By Meredith Cohen, JFCS Program Development Manager
From February 5th through the 7th, I had the unique opportunity to travel to Washington with my colleagues in Jewish Family and Children’s Service and Federation, on the 2013 Government Affairs Institute & Association of Jewish Family and Children’s Agencies Advocacy Mission. Despite coming from a legal background, I have never experienced political activism, and was interested to see what it entailed. I wondered what a “mission” meant, how much impact a small group could actually have, and whether our platforms would really be heard.
We received our policy talking points ahead of the trip, and a schedule of the three days, which included the politicians’ staffers we would be addressing. On the first day, we heard from a myriad of well-informed speakers who updated us on the issues surrounding family service agencies, and upcoming trends. I must admit the acronyms were flying, and I was Googling at a rapid pace to keep up.
I learned that if the looming sequester were to become a reality, big budget cuts in entitlement programs could have a tremendous impact on our ability to provide programs and services. I learned that a proposed reduction in the charitable tax deduction could significantly reduce the revenue received from generous donors into our Federation system. I learned of trends that will impact members of our community, such as the baby boomers. This “sandwich” generation is living longer, which will affect their need for employment and the rising cost of health care.
I also learned something else. Looking around the room, I recognized that I was part of a greater good- I was surrounded by a “team” of smart and talented individuals who continually provide help and hope, and were invested in comprehending the political landscape so that they could continue to do so.
It was with this team that I entered day two. More briefings and education, by talented Washington insiders and elected officials, and then, finally, into the Senate and Congressional offices. There, we were face-to-face with the staffers who would listen, comment and pass along our agendas to Senators Lautenberg and Menendez, and Congressmen Runyan and Andrews. I was amazed at the way these staffers focused, their level of interest in the issues we brought forth, and their appreciation of being educated on them. I must admit that I was also impressed with their youth, as no one on Capitol Hill looks to be over 25 years of age…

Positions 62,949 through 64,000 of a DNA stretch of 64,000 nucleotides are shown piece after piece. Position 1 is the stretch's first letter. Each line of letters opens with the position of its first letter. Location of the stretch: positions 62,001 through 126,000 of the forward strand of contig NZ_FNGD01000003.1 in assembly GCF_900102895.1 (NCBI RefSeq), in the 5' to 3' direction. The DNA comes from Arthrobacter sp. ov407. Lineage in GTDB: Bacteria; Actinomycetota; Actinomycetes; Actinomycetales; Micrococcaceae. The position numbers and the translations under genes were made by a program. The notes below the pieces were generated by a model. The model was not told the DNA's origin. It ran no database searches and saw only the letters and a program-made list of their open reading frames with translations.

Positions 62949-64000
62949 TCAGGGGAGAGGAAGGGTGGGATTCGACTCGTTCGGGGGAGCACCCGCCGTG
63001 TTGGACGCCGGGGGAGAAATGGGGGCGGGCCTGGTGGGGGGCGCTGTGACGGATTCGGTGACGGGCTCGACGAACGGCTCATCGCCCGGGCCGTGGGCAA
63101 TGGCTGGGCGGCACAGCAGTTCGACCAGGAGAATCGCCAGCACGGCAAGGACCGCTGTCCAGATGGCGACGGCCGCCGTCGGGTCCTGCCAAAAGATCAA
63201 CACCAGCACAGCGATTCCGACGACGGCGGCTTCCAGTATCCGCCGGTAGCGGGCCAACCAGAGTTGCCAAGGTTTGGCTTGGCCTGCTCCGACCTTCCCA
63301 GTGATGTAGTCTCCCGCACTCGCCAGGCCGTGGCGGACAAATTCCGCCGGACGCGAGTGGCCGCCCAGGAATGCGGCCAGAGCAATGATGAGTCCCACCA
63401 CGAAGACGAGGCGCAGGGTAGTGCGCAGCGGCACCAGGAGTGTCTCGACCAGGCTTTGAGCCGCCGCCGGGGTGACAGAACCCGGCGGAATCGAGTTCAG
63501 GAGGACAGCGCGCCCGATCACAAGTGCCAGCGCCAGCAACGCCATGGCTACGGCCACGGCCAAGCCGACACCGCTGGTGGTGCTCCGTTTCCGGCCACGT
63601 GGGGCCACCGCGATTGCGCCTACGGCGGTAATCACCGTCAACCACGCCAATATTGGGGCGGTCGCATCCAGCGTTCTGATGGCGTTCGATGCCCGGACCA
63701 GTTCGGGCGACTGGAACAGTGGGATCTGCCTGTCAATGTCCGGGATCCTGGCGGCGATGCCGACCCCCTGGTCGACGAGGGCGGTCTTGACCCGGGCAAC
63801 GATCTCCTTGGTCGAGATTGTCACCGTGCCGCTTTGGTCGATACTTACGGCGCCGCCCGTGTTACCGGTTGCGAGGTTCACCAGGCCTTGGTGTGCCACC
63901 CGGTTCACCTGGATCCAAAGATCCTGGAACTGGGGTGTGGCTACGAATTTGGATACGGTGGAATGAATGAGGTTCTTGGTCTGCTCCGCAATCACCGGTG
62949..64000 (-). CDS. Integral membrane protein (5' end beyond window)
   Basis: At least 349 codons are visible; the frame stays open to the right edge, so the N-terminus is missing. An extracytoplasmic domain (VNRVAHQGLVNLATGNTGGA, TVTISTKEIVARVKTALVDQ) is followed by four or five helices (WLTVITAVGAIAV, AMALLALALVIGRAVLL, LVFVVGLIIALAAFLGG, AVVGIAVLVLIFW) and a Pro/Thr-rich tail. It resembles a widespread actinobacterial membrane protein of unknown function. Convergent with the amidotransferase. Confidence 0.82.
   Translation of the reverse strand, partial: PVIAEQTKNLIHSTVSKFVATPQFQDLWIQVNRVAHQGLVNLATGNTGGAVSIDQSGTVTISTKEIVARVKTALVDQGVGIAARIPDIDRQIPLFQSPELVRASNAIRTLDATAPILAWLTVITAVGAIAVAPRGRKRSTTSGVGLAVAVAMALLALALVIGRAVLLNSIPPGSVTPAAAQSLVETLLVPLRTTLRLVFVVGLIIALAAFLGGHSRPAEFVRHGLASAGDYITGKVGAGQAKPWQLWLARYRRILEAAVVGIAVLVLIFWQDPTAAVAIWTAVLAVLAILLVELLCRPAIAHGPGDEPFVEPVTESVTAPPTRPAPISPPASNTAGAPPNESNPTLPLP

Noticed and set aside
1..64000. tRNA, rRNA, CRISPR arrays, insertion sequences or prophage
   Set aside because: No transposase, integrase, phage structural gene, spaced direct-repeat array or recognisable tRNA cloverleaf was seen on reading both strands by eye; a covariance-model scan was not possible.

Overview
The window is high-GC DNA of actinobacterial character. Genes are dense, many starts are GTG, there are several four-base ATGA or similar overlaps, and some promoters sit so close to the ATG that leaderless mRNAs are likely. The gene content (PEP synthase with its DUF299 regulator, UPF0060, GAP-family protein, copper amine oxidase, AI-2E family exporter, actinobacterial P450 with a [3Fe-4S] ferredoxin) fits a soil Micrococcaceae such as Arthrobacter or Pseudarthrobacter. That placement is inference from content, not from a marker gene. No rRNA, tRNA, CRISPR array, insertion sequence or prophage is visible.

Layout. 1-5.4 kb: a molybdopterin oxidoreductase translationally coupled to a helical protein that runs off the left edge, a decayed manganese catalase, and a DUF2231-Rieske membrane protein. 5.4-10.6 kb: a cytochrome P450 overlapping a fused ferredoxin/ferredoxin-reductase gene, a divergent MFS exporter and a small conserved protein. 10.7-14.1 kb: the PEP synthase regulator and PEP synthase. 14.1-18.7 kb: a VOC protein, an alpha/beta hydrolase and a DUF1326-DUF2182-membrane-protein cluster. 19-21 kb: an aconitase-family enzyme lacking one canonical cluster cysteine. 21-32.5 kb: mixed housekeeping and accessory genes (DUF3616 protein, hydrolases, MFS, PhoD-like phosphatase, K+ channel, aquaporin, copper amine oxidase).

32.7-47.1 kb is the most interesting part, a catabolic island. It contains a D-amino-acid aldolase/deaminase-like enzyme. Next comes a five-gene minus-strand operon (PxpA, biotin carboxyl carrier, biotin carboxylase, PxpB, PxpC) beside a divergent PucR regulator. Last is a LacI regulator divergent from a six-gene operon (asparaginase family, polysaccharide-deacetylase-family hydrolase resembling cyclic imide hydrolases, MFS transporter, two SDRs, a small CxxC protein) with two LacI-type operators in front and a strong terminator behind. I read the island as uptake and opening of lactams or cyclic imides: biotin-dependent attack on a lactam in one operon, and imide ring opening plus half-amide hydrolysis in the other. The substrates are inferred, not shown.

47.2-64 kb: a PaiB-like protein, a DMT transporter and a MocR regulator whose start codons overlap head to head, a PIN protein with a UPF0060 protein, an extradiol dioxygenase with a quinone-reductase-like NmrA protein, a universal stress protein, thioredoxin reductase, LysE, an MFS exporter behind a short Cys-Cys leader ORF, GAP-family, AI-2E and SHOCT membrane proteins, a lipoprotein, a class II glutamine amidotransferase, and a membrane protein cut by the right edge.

The message we consistently heard throughout the afternoon, was how vital it is for them to hear from the constituents they serve. We were told that Washington is an insular place, and the issues come alive when we present in person. The stories of the services we provide, the people we serve, and the outcomes we achieve bolster their efforts to advocate for the policies that bring the needed funding and supports.
A byproduct of this experience is the rapport one develops with colleagues, within one’s own system, and throughout the United States. I had conversations with executives, staff and lay leaders from all over the country, and discovered that these missions are breeding grounds to share and generate new ideas, discuss creative programs and develop professional contacts.
Day three was equally compelling, as we were briefed at the White House by officials who are experts on the economy, innovation and health care. I must say though, that the coolest part of day three was seeing the President’s motorcade pull out of the White House. I could barely contain my child-like enthusiasm.
So what is my novice impression of an advocacy mission? My takeaway is quite clear and simple: It matters that we participate in the governmental process. We make a difference, and when we are part of the system, our voices are heard. I would strongly encourage anyone who has an interest in being part of the April 25th mission to D.C. to become involved. Do not worry about your level of experience or whether you will have something to offer. Just by being there, you will be educated, you will educate others, and you will bring back something of tremendous value to our Jewish and broader community.